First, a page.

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JUDGEMENT REVIEWED BY VYSHNAVI KRISHNAN.

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If the allotment laws are violated, the TN Housing Board is authorised to begin an eviction: Madras High Court

The Madras High Court has dismissed a writ petition filed by Anna Nagar Club to quash the letter of Tamil Nadu Housing Board (TNHB) demanding rental arrears from it. The matter was between Anna Nagar Club v. The Executive Engineer and Administrative Officer, TNHB (Anna Nagar Division) [WP.No.40742/201] and was presided over by Hon’ble Mr.  Justice S.M. Subramaniam.

FACTS OF THE CASE:
In terms of rental arrears, the club owes a sum equal to Rs. 52,25,960 as of June 2016. For the Club, which comprises seven fields of property in a great position in Anna Nagar, the rent was set at Rs. 20,000 per month. 

The Anna Nagar Club describes itself as a social and cultural organisation established under the Societies Registration Act, has previously requested the TN Housing Board Chairman’s approval to open a permit room or bar on the petitioner-Club premises.
The petitioner claimed that they’ve already paid a rental sum of 20 Lakhs in arrears and the respondent are still asking for rents thereby this writ petition to call for records relating to the matter pertaining and quash the same.

JUDGMENT:

According to Justice S.M. Subramaniam, the Tamil Nadu government owns the Housing Board, hence any loss to the Board would result in a loss of state income. The court ruled that the petitioner club must pay the outstanding rent arrears and that the Housing Board must conduct a study to determine how to adjust rent so that it is in line with the area’s true market rental value.

Additionally, the delinquent petitioner club has been given four weeks to pay up the outstanding rental arrears. If the arrears are not resolved, the Board will have the right to take legal action against the club to recover dues, penalties, and to expel it.

The petition was disposed off. 

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JUDGMENT REVIEWED BY ADITI PRIYADARSHI

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MOTHERLESS MINOR’s CUSTODY GIVEN TO FATHER OVER MATERNAL GRANDPARENTS- MADHYA PRADESH HIGH COURT

The Madhya Pradesh High Court granted custody of minor son to father instead of maternal grandparents, further the HC dismissed an appeal preferred by the maternal grandparents against the family court’s order. This was seen in the case of Anand Kumar and anr. v. Lakhan Jatav [FIRST APPEAL No. 2526 of 2018]. The case was presided over by Chief Justice Ravi Malimath and Justice Anand Pathak.

 

FACTS OF THE CASE

The Respondent had filed for the custody of his minor child, who was living with his maternal grandparents under Section 6 of the Guardian and Wards Act, 1890. He submitted that his wife had went to her parent’s place after their son’s birth, where she had committed suicide and since then the minor child had been living with his grandparents.

It was also claimed that since he is a Govt. Employee, a Constable in Indo-Tibetan Border Police (I.T.B.P.), therefore, he is in a better position to take care of his child and also, he is the natural guardian of the child, therefore, custody be provided to him.

According to the grandparents the Respondent has criminal proceedings pending under Sections 304-B, 498-A, 506 and 34 of IPC and he may be convicted therein. Respondent’s father consumes liquor and his mother is differently abled. Coupled with this fact, respondent is in transferable job, therefore, he cannot look after his child properly. So far as financial condition is concerned, appellant stated that he is a Contractor and have sufficient financial resources to bring him up.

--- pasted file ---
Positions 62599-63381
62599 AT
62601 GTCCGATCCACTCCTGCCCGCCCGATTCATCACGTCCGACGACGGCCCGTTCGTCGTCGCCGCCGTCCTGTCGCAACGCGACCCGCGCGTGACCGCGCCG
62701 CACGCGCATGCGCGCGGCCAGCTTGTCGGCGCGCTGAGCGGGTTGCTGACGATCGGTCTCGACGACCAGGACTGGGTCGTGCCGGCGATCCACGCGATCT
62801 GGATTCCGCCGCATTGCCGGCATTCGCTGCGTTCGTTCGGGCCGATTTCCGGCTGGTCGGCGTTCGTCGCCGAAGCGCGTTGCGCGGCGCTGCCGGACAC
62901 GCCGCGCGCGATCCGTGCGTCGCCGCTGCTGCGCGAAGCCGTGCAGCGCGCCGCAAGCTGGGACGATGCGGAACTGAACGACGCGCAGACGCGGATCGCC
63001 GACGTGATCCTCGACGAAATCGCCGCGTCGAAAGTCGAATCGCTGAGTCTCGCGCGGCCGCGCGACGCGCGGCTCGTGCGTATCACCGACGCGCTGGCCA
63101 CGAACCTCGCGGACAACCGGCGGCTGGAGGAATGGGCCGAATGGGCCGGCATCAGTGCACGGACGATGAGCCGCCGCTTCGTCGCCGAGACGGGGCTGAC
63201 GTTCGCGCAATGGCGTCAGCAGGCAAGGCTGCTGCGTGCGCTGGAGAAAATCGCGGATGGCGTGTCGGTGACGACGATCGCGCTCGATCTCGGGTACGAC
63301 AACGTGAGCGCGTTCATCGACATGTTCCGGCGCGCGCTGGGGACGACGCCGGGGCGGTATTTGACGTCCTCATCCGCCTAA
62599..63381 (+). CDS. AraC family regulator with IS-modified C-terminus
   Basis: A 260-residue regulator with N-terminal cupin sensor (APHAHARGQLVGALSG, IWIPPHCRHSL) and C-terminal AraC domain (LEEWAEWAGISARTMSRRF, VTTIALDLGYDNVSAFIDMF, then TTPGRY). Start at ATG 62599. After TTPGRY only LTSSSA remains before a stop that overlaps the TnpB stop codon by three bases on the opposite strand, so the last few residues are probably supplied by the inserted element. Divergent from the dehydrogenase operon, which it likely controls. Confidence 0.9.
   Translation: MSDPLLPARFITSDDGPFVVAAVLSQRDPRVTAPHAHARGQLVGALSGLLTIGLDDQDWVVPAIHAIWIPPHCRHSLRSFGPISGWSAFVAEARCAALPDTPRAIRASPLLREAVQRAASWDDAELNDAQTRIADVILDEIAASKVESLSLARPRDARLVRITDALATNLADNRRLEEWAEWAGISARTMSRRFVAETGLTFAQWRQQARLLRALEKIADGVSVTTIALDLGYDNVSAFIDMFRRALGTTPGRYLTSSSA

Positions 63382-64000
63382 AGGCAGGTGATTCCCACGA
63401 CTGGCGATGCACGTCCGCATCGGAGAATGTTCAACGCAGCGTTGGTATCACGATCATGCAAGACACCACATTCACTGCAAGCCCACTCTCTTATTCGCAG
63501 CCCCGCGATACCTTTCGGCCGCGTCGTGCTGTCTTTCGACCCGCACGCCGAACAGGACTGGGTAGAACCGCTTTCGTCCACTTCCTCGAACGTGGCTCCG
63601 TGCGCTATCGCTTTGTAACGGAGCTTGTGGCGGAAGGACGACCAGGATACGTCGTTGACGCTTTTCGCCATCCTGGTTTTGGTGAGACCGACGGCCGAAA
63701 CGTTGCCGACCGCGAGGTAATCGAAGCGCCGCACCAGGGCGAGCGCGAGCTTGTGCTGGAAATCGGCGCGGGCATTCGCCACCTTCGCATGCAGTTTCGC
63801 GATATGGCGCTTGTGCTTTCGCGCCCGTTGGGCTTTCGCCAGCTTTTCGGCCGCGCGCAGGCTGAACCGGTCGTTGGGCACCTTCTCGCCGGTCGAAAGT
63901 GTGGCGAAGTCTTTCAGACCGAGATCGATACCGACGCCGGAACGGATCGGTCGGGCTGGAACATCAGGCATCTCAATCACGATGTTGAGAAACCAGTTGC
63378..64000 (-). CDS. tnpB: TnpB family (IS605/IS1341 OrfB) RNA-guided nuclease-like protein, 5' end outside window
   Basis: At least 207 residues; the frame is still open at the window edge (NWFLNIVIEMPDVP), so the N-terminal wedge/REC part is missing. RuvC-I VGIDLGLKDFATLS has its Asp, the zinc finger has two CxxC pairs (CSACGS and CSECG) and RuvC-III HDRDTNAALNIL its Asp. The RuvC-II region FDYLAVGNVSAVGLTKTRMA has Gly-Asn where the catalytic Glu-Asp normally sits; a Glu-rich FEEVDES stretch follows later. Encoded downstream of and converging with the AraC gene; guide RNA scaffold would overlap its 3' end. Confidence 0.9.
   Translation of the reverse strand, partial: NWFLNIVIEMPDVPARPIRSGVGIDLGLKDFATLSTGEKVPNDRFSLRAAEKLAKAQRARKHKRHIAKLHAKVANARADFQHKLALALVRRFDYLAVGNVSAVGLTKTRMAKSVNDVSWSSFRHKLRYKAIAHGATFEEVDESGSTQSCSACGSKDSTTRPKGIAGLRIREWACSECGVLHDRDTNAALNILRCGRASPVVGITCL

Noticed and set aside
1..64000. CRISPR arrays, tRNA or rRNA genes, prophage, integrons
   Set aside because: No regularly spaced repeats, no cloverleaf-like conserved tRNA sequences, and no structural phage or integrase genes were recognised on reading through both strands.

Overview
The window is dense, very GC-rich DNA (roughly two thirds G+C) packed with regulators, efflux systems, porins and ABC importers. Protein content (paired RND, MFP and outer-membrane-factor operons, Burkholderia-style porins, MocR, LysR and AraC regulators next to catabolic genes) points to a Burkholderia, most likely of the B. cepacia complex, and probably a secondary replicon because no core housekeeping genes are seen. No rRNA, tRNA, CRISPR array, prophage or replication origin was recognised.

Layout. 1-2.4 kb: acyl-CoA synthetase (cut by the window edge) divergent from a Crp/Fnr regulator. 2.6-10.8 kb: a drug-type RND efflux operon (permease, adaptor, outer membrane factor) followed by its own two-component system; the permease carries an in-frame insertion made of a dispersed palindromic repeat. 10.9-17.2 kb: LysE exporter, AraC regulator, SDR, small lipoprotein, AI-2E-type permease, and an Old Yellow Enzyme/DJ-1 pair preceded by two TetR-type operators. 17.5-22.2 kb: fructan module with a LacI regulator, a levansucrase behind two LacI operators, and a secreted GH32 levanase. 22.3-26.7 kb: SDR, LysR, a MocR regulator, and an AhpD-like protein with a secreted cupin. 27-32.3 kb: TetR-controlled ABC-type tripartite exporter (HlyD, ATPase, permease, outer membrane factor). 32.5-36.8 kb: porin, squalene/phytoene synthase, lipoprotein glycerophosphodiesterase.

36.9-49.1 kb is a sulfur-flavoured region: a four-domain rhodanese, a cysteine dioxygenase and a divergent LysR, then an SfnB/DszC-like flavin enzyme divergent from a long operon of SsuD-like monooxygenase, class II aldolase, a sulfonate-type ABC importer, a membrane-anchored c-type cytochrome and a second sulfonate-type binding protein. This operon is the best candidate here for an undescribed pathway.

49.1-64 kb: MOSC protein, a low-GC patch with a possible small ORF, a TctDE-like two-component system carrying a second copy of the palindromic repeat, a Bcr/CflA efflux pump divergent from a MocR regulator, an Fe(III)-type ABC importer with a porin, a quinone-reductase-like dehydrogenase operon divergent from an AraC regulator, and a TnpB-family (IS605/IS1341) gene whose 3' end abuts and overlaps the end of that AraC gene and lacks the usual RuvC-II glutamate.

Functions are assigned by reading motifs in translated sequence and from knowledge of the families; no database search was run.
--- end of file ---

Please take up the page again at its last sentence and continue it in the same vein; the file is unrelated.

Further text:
JUGEMENT OF THE CASE

In the case the court observed that the respondent / father is working as Constable in I.T.B.P., a paramilitary force and earning regular salary. Regular source of income guarantees a continuous flow of money, modest though, but certainly sufficient to look after the interest of child. Secondly, being a member of Indian Paramilitary Force, he leads a disciplined life and therefore, discipline would inculcate into the family set up and would help the minor to grow in disciplined manner which if compared to the life likely to be led with maternal grandparents then the difference would appear clearly.

Regarding the pendency of the criminal case against the respondent, the Court noted that the prosecution could not prove the case beyond reasonable doubt and therefore, the acquittal was recorded in favour of the respondent. Consequently, the appeal was dismissed.

 

 

 

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JUDGEMENT REVIEWED BY VYSHNAVI KRISHNAN.

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Seeking for mutation/transfer of Municipal Assessment name of the Applicant shall be completed within the time frame. Andhra Pradesh High Court.  

Andhra Pradesh HC Decided on 29th July, 2022, to dispose of the application of the Applicant in accordance with law within a period of six weeks from the date of receipt of this order in the matter of N.S. Shaiksha Vali Versus State of Andhra Pradesh Writ Petition No. 23162 of 2022, decided by the Hon’ble Sri Justice R Raghunandan Rao.

FACTS OF THE CASE

In the High Court of Andhra Pradesh, It is submitted that the father of the petitioner was the owner of House No. 21/515-4, Arts College Road, Adoni, Kurnool District. The name of the father had been entered in the municipal records as the owner of this house in Municipal Assessment No. 1015020646. The petitioner states that the father of the petitioner had bequeathed this property on the petitioner by way of a registered Will dated 23.08.2018 registered as document No. 40/2018. The petitioner is said to have filed an application, on the basis of the past Will, vide application No. 09011-2021-FN dated 19.11.2021 to the 3rd respondent seeking for mutation/transfer of Municipal Assessment No. 1015020646 in the name of the petitioner.

The petitioner has approached this Court being aggrieved by the inaction of the 3rd respondent in considering his request and application, despite the fact that the petitioner had paid the necessary mutation fee of Rs. 13,564/- on 19.11.2021 itself and despite the fact that more than 1½ year have lapsed since such an application had been made.

Heard Sri. O. Uday Kumar, learned counsel for the petitioner and Sri. N. Ranga Reddy, learned Standing Counsel appearing for the 3rd respondent.

 JUDGEMENT

In view of the non-disposal of the application of the petitioner for more than 1 year, 8 months, it would be appropriate to dispose of this Writ Petition with a direction to the 3rd respondent to dispose of the application of the petitioner dated 19.11.2021 bearing No. 09011-2021-FN in accordance with law within a period of six weeks from the date of receipt of this order.

Accordingly, this Writ Petition is disposed of. There shall be no order as to costs. As a sequel, interlocutory applications pending, if any, shall stand closed.

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JUDGEMENT REVIEWED BY YAKSHU JINDAL.